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U.S. Home Prices Hit New All-Time High

Ranked: The Most Expensive U.S. Metro Areas to Raise a Child and 9 more Real Estate Insights

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Real Estate Trends

U.S. Home Prices Hit New All-Time High, Pushing Pending Sales Down 5% link


  • Median sale prices reached $397,954, marking a 4.9% increase year-over-year and setting a new record high. This is the biggest price increase since March.

  • Pending home sales fell by 4.6%, the largest drop in four months, signaling a decrease in buyer activity due to high prices.

  • Mortgage rates have declined for the fourth consecutive week, with the median monthly payment at $2,749, which is $88 below the April peak. This slight decline may offer some relief to potential buyers.

Weekly Housing Trends View—Data for Week Ending June 29, 2024 link


  • Home prices grew 0.5% year over year, ending four weeks of flat price growth. This increase is despite the ongoing rise in affordable inventory, indicating that similar-sized homes are more expensive than a year ago.

  • New listings increased by 10.8% from last year, marking the highest annual rise since late April. Falling mortgage rates may be encouraging more homeowners to list their homes for sale.

  • Active inventory is up 38.1% compared to last year, the largest annual increase since April 2023. Despite this, there are still over 30% fewer homes for sale than before the pandemic, maintaining upward pressure on prices.

Zumper National Rent Report link


  • The national rent index saw one-bedroom rents increase by 1.5% in June to $1,526, and two-bedroom rents by 1.9% to $1,900. This indicates a steady rise in rental prices across the country.

  • Florida experienced minimal declines in rent prices despite a significant influx of new rental units, reflecting strong housing demand. Cities like Orlando, Tampa, and Miami saw this trend.

  • All four major cities in New York state had double-digit rent increases annually. New York City's rental market is especially tight, with a historic low vacancy rate of 1.4%.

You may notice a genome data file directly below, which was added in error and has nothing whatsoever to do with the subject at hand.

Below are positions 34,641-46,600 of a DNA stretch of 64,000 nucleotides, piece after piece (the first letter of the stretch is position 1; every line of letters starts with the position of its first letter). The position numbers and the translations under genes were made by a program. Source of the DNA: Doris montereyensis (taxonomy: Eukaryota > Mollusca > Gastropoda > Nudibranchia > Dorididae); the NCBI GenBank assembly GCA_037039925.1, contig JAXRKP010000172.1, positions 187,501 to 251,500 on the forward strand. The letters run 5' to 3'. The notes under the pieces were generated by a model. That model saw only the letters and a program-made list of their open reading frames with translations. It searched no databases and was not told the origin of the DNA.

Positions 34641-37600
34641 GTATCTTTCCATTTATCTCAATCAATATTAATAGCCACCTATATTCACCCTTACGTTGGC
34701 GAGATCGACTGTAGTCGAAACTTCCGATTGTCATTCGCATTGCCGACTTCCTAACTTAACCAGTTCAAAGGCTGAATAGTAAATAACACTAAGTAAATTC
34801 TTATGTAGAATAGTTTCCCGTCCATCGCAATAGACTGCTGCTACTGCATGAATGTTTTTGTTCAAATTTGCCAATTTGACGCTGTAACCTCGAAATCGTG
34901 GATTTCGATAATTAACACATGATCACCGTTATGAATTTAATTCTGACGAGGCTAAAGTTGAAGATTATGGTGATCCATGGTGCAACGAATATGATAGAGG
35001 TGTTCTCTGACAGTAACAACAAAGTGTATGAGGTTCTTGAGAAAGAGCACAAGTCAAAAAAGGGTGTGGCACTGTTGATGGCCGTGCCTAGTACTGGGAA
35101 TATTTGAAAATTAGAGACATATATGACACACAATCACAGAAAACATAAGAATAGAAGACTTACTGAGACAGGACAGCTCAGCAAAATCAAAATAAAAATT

• “We may have finally returned to the first normal renting season since 2019…Following a soft winter, last month our national index recorded the highest monthly gains since the Fall of 2022 and rent growth has begun to accelerate into summer” Said Zumper CEO Anthemos Georgiades.

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Something I found Interesting

Luxury homes are sprouting in the single-family rental sector link

  • Luxury rentals now make up a significant portion of single-family rentals, with cities in California leading this trend. Irvine, for example, has 73.6% of its single-family rentals in the luxury space.

  • The build-to-rent sector has seen substantial growth, with the number of completed homes rising from 4,056 in 2014 to 27,495 in 2023. This 75% increase indicates a strong demand for rental properties.

  • Higher-income households are driving this trend, as the number of renters making over $150,000 has doubled between 2017 and 2022. Meanwhile, households earning less than $50,000 are being priced out, declining by 17%.

Location Specific

Mild Supply Headwinds in Lower Midwest Result in Steadier Performance link


  • Inventory growth in the Lower Midwest, including Kansas City and St. Louis, was just under 2% year-over-year, compared to the national average of 2.5%. This steady growth helped maintain stable market conditions.

  • Rent growth in the region was a solid 2.7% for the year-ending first quarter, significantly higher than the national average of 0.2%. This indicates stronger rental market performance in the Lower Midwest.

  • The inventory growth gap between the Lower Midwest and the national average is expected to narrow in the coming year. Rent growth in the region is also projected to align more closely with national trends.

One Chart

Visualized: Mid-Year Interest Rate Cut Forecasts for 2024


Pro Member Only Content Below

10 Multifamily Trends Shaping H2 2024 

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The States With the Highest—and Lowest—Energy Bills Might Shock You Into Moving

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Chart: The Most Expensive States to Maintain a Home

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Apartments Are Growing in Size. Here’s Where They’re Largest: NY Times

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Mapped: The Fastest Growing American Cities, by Population Gain.

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Off Topic

Ranked: The Most Expensive U.S. Metro Areas to Raise a Child


Unreal Real Estate

Chill $139 Million for this “Modest Home”

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